Typhoon Vongfong leaves trail of damage as the country grapples with the ‘new normal’
Torrential rain, violent winds and floods leave 115 people injured and two dead
(20 May 2020) Typhoon Vongfong (local name Ambo) weakened from a Category 3 typhoon to a tropical storm after traversing from central through to northern Philippines, making seven landfalls from 14 to 15 May and leaving the Luzon landmass on the morning of 16 May. The weather system dissipated to a low pressure area and exited the Philippine Area of Responsibility on the afternoon of 18 May.
According to the latest report of the National Disaster Risk Reduction and Management Council (NDRRMC), about 382,700 people were affected in 276 barangays in Regions II, III, V, VII and CAR. While more than 180,000 have evacuated ahead of the typhoon’s arrival, local government units ordered the decampment of displaced families as soon as the winds and rains passed. All evacuation centres are closed per the DSWD report. There were two fatalities and 115 injuries reported.
With its combination of torrential rains and violent winds, Vongfong left a trail of extensive damage in its wake in a country dealing with the COVID-19 outbreak at the same time. According to initial damage reports from the NDRRMC, 3,000 houses were destroyed while 13,900 sustained damages, mostly in Eastern Samar province where Typhoon Ambo made its first landfall. The Department of Agriculture reported estimated damages to the agriculture sector at US$30.8 million (PhP1.56 billion) with 25,000 hectares affected, resulting in production losses of 65,000 metric tons in rice, corn and other high-value crops. It is estimated that 40,000 farmers have been affected. At least 23 health facilities were damaged, of which three are non-functional including a COVID-19 accredited testing laboratory. Over 120 schools have also incurred damages. Damages to infrastructure is estimated at $11.4 million (PhP525 million).
The province of Eastern Samar declared a State of Calamity and requested national government to activate quick response funds to help in the response and recovery. According to the provincial governor, the calamity funds of local government units are already depleted as they were used for the COVID-19 response.
Testing for COVID-19 hampered in the entire region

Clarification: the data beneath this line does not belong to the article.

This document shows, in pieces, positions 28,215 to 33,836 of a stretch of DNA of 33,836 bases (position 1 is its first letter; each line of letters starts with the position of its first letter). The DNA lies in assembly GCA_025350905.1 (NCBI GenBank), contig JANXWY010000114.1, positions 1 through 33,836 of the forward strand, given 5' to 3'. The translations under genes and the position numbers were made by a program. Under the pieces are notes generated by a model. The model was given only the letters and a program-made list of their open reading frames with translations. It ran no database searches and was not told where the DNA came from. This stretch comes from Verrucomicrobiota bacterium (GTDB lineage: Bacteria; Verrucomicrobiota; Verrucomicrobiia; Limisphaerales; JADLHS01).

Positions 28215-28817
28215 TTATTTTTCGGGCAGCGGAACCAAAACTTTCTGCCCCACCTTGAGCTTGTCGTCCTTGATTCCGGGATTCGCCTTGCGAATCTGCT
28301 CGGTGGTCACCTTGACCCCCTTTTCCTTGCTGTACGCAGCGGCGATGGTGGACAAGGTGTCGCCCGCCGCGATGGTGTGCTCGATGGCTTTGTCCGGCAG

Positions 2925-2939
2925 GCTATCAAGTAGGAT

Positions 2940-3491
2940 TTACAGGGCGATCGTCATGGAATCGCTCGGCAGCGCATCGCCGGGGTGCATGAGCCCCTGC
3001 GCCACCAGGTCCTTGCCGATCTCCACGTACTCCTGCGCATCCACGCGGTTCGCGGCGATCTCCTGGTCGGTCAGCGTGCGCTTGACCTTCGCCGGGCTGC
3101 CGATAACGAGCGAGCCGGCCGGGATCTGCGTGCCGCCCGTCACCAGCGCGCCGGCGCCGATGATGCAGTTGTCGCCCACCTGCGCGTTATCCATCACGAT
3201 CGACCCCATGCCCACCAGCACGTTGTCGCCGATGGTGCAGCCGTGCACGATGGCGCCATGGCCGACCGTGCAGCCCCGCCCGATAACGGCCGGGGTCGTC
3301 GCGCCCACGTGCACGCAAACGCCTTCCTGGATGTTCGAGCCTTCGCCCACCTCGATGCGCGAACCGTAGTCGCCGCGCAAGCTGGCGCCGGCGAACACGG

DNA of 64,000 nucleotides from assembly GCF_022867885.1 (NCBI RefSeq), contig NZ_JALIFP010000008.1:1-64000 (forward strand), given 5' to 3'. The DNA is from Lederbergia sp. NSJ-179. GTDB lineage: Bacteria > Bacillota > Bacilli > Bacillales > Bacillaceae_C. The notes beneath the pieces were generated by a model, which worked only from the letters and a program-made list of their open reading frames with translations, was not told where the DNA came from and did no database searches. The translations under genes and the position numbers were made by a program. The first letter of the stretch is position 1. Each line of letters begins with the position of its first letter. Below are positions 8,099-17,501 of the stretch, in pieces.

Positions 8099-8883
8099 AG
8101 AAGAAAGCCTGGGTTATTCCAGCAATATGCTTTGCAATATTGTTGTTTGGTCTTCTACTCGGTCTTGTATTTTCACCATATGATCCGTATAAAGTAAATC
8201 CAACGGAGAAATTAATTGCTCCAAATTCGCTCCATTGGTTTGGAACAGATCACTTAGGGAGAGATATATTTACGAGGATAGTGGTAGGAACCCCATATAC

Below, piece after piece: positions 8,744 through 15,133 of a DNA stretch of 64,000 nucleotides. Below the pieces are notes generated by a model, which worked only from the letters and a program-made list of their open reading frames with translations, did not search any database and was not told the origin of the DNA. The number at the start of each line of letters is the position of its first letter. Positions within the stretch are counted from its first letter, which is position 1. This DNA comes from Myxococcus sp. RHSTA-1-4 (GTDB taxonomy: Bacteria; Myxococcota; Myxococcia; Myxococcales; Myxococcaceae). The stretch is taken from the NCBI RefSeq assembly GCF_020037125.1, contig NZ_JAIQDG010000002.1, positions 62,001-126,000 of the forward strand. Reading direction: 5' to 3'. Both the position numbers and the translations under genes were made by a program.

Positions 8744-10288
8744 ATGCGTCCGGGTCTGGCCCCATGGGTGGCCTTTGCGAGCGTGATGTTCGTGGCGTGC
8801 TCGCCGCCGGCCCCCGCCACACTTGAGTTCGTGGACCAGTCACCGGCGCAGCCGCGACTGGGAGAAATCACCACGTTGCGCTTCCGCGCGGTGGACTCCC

With large parts of the country under movement restrictions and lockdowns, local officials are pointing to the double challenge of keeping their residents safe from both the typhoon and COVID-19, while noting the difficulty in maintaining physical distancing throughout temporary shelters. According to local governments, evacuations took time as residents could not be transported in large numbers and evacuation centres had to be filled only to half their usual capacity to prevent the spread of the coronavirus disease.
The typhoon also caused the temporary suspension of COVID-19 tests after it damaged a facility in the Bicol Region’s only accredited testing laboratory. The exhaust duct of the health facility’s biological safety cabinet was damaged by strong winds. The cabinet prevents contamination of samples while they are being processed for the polymerase chain reaction (PCR) test. Some 150 specimens that were scheduled to be tested in the laboratory will now be redirected to the Research Institute for Tropical Medicine (RITM) in Metro Manila. In Eastern Samar, the governor reported that the province has identified isolation facilities in different towns with a total of 600 beds, of which nearly 400 are now either damaged or destroyed.
Government response to address most pressing needs
The government is leading the response, with the Office of Civil Defense coordinating with Department of Social Welfare and Development (DSWD), Department of Health, military, and local authorities to provide food and other relief assistance to affected communities, which to date is valued at over $109,000 (PhP5.6 million). DSWD has activated its inter-regional relief assistance wherein 1,200 family food packs from Cebu City were sent to Northern Samar. An additional 5,000 family food packs were delivered by a military plane for distribution in Northern and Eastern Samar provinces. The DSWD field office in Bicol also provided 1,400 family food packs for Albay and Sorsogon provinces.
To support the affected farmers, the agriculture department has set aside a quick standby response fund of around $13 million (PhP700 million) for the rehabilitation of affected areas and has pre-positioned 100,000 bags of rice seeds, 10,000 bags of corn seeds and 1,100 kilograms of vegetable seeds. An initial indemnity of $1.78 million (PhP90.5 million) will be granted to 11,000 affected farmers who availed of crop insurance.
Humanitarian community to gather learning on emergency relief in times of COVID-19
OCHA and the Inter-Cluster Coordination Group are conducting a virtual assessment by tapping local partners on the ground in the affected areas. The primary objective is to understand the impact of the typhoon and identify key preparedness and response considerations by local governments and affected people while adhering to the minimum health protocols for COVID 19. The outcome of this exercise will form the basis for the review and updating of the Humanitarian Country Team contingency plan and minimum operating protocols for natural disaster and armed conflict events and align them with existing COVID-19 protocols. It will also exemplify how response to future natural disasters will look like under the “new normal.”